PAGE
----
A VA loan can only be used to purchase a primary home. However, there are a couple of scenarios where you can buy a vacation home while still following the rules. As stated above, you can move to a new gas station with a new primary residence, but choose to keep your other home as a vacation destination. The companies that appear on this site compensate LendingTree and this compensation may affect how and where offers appear on this site (for example, ordering).
LendingTree doesn't include all lenders, savings products, or lending options available on the market. You can't use a VA loan to buy a second home, but you can use it for a second primary residence. In mortgage lending, the term “second home” generally refers to a vacation home, such as a beach getaway. You can't use a VA loan to buy this type of home.
In contrast, a “second primary residence” is a home where you spend more than six months in a year. To be eligible, you must have enough rights and income to qualify for both houses. Since you can only use a VA loan as your primary residence, you can't use a VA loan to buy a vacation home, unless you plan to spend most of the year there or plan to live in the home when you retire within the same year of purchase. However, an alternative solution is to use your old home as a vacation home and the new one as your primary residence.
In this case, you would need to be able to keep up with both mortgages. You can't use a VA loan to invest in a property, but you can convert your current home into a rental property and, at the same time, use a VA loan to buy a new primary residence. You can also use your VA loan to purchase a multi-unit property, as long as you intend to convert one of the units into your primary residence. This scenario allows you to rent the other units.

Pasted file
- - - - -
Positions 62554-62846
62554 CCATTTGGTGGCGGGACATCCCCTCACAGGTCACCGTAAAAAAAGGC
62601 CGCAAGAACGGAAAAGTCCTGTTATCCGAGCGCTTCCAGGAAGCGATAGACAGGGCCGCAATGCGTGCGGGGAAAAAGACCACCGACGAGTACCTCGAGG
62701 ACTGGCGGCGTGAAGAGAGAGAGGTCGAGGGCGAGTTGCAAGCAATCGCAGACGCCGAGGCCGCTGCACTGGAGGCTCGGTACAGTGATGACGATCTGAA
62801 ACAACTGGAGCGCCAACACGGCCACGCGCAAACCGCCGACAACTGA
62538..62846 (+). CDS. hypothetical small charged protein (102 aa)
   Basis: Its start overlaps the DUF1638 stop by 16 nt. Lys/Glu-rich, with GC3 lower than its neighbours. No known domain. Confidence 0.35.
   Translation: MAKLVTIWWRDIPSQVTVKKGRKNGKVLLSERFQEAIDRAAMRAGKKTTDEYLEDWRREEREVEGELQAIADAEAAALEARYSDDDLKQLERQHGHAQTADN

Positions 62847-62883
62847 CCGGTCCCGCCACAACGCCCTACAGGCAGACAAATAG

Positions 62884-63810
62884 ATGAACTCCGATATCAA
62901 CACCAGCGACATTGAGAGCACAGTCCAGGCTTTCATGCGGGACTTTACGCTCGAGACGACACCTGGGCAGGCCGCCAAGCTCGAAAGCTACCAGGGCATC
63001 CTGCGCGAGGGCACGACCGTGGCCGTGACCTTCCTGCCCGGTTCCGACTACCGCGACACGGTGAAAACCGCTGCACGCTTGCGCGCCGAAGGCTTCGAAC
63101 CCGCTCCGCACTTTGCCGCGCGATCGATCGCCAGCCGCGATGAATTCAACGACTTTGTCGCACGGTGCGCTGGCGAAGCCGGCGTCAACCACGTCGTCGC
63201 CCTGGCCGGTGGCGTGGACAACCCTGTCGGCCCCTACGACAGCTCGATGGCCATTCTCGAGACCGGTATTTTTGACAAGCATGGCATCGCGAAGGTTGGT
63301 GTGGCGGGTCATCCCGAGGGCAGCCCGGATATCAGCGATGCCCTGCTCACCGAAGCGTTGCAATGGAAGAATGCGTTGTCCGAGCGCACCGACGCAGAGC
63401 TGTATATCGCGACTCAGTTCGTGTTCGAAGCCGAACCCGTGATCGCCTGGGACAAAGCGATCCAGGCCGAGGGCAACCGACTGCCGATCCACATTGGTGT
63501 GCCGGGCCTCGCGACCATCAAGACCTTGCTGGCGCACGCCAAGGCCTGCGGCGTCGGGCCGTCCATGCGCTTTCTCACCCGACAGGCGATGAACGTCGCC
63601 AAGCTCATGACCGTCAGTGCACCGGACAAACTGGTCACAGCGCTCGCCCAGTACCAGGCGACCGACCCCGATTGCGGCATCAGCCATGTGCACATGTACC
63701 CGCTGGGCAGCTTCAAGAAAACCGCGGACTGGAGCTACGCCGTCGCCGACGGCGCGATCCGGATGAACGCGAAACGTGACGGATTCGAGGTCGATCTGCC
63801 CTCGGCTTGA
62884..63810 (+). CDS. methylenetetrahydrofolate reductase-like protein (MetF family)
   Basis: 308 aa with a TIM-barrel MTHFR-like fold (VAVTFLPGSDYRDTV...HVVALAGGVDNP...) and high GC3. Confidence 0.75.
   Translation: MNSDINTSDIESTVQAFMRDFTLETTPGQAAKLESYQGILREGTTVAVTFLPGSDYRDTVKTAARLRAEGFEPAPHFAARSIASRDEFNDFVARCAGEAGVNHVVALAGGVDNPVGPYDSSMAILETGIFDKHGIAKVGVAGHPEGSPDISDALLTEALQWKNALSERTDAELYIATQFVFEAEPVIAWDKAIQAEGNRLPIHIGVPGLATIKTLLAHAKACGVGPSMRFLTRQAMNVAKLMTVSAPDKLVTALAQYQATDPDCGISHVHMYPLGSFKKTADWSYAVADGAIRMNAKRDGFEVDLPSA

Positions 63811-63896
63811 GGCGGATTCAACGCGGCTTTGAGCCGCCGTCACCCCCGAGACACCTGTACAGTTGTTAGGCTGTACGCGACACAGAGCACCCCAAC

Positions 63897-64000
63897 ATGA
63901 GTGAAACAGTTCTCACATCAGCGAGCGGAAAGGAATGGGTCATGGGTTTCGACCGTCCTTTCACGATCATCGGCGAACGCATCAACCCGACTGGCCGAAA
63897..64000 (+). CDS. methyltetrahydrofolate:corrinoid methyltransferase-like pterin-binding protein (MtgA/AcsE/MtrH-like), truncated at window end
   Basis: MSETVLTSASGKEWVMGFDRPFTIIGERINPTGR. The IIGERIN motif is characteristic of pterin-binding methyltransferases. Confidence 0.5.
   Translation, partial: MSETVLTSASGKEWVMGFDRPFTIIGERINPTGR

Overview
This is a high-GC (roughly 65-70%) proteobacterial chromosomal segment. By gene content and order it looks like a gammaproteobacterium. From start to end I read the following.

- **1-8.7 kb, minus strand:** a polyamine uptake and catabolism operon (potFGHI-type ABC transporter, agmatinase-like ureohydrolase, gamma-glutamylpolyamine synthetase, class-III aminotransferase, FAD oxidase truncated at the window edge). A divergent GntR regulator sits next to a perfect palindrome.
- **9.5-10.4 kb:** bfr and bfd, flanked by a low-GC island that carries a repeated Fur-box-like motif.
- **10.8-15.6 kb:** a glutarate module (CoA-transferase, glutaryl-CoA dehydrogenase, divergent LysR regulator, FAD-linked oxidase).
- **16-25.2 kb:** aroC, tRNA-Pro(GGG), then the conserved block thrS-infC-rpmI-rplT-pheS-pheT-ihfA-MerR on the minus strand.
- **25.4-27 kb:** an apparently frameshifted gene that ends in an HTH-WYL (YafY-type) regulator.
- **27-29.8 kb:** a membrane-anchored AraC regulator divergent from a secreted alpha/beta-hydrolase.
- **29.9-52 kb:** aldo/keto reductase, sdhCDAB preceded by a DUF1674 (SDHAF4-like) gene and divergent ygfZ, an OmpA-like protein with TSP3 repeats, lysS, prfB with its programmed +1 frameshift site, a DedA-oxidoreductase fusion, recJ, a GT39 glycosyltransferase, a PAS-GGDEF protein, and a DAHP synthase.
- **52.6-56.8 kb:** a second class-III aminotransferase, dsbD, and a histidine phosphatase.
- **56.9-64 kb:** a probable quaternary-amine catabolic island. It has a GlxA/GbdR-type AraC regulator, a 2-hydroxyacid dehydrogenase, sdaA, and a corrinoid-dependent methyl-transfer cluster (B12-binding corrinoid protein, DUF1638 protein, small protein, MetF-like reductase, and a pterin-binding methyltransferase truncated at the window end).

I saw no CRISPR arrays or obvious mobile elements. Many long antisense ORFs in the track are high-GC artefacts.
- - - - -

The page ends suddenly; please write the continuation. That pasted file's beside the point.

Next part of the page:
A VA loan is a mortgage guaranteed by the Department of Veterans Affairs (VA) exclusively for active-duty military service members, veterans, and eligible surviving spouses to purchase or refinance a home without a down payment or mortgage insurance. The VA does not lend money, but rather guarantees up to 25% of the loan; this guarantee is called entitlement. If you don't expect to sell the house, you can keep it and rent it for the time being. You can find the remaining information about your rights in your Certificate of Eligibility (COE).
You'll want to have your COE handy before you start calculating your entitlement to the bonus. The following is an example of what your certificate of eligibility looks like. You must know the “total entitlement charged” to previous VA loans to correctly calculate your entitlement to the bonus and the maximum loan amount to buy another home with your VA home loan benefit. It's important to know how to recover your entitlement benefit if you want to use a VA loan for a second home.
The restoration process is not automatic and must be initiated by the veteran. To be eligible to recover your right, you must have sold the home you bought with a VA loan and paid the mortgage, repaid your loan in full and still own the home, or another qualified veteran takes on your loan and replaces your right with yours. If one of these scenarios applies to you, you can request restoration by submitting Form 26-1880. Request for a certificate of eligibility to a VA regional processing center.
VA loans can be taken on, which means that someone who buys your home can take care of an excellent interest rate in addition to buying your home. The important thing to remember is that your right will not be restored unless the purchaser is an eligible veteran who agrees to replace their eligibility with yours. However, the VA doesn't restrict who can buy your home or take on your current VA mortgage. If you decide to sell a home to a non-military buyer, even if the buyer assumes responsibility for repaying the loan using an approved credit scenario, part of your VA right will remain immobilized in the property until the loan is repaid in full.
If you're an active duty service member, veteran, or eligible surviving spouse, you'll want to know how to get a VA loan. Learn what charges military borrowers must pay, as well as the costs that fall into the category of charges not allowed by the VA. The answer here is yes, but the home you buy should be the home you plan to use as your primary residence. .